More lessons from the Julie Jacks murder
|By Yelena Pawela
Yelena Pawela is a former K-9 handler who worked in Narcotics and SWAT (Moscow Region police department, Russia). She was invited to this country to cross train with Palm Beach Sheriff’s Office, FL. She now owns and operates Y-Training in Florida, teaching use of force to both sworn and non-sworn citizens. She has survived several lethal force encounters, once unarmed against five knife-wielding men. Her website is www.ytraining.com.
My heart sank as I read the story “The Lessons of the Julie Jacks Murder” in the Police Officers Safety Association Journal of Tactics and Training, 3rd, quarter, 2004. Since I am no longer a police officer I am free to make “objectionable” statements without the fear of political retribution and backlash. Because fellow police trainer; our own department training policies are exactly what are getting police officers killed – all in the name of “political correctness.” First and foremost let’s first analyze why a 5’3”, 120 pound female police officer felt compelled to give chase to a bigger person, one described as an “escaped mental patient,” without waiting for sufficient back up.
I will explain why. Ever since 1972 with the passage of the Equal Opportunity Employment Act Title VII, prohibiting employment discrimination on the basis of race, color, religion, sex or national origin, all police training standards were merged and lumped together – one standard for all in the name of “political correctness.” The only problem: it does not work! You know why? Men are still training women to fight like men and…it simply does not work! This does not mean a female police officer cannot learn to fight for her life – it is just means she has to do it differently than her male counterparts.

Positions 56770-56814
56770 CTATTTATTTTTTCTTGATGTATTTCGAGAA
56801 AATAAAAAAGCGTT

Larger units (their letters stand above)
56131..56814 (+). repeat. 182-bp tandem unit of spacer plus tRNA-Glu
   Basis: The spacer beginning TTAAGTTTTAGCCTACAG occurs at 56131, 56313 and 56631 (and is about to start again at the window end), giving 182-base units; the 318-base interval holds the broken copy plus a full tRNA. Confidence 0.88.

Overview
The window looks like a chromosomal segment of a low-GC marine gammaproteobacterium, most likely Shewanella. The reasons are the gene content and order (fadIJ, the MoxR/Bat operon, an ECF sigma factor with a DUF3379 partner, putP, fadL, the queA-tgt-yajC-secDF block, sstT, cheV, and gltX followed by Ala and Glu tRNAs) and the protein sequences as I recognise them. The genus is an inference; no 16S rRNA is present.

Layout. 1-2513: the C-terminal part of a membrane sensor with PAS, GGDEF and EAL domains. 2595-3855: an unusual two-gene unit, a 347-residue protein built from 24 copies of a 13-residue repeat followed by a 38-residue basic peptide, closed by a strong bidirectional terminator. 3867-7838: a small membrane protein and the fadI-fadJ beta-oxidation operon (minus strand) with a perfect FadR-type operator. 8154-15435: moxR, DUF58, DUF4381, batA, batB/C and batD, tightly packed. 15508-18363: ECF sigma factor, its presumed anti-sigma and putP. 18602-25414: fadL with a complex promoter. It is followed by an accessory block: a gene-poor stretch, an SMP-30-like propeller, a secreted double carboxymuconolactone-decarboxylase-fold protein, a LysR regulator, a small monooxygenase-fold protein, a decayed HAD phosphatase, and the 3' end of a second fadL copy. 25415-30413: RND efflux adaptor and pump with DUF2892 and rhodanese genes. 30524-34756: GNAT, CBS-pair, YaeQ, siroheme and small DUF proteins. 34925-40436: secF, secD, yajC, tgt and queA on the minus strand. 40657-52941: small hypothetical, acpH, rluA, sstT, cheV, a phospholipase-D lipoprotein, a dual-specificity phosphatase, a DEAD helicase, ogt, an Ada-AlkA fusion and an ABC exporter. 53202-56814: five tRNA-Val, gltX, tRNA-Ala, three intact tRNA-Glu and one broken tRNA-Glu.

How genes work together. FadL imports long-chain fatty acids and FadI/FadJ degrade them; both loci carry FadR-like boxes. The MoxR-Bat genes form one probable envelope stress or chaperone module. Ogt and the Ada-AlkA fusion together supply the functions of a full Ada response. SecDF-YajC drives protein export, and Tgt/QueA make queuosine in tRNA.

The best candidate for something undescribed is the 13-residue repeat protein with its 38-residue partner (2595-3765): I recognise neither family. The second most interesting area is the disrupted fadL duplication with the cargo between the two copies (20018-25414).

An example of this occurred in 1980. The FBI had to revise their firearms training program because the standards that were in place were designed around a man’s physical characteristics, and the standards could not be met by some female FBI recruits (see Christine Hansen, et al v. Federal Bureau of Investigation). Was the problem that a women could not shoot? Not at all. Women simply could not shoot the issued Smith & Wesson K Frame revolver (model 10, 19, etc), which was built for a man’s hands. Putting a slimmer sized semiautomatic pistol in their hands gives a woman gives the same opportunity as her male counterparts.
This type of testosterone-laced behavior is still active and present in police training today. Too many officers love it when a smaller woman officer has difficulties with 12 gauge shotgun during training and qualification. This despite the fact that most men are not proficient with this gun! What’s the alternative? How about a 20 gauge shotgun for the smaller officer? Does the delivery of a 20 gauge not match the ballistic force of two .44 Magnum rounds at once? While having half the recoil of the 12 gauge? Or why not just issue the smaller statured officer a .223 rifle? But hey, if you cannot handle a Man’s gun you are not worthy to be a police officer in the first place! And doesn’t that same pathetic logic trickle down in almost every use of force subject to include DT?
This subject is covered from seasoned police women’s point of view in Connie Fletcher’s book “Breaking and Entering - What Cops Know.Women Cops Break the Code of Silence to tell their Stories from the Inside.”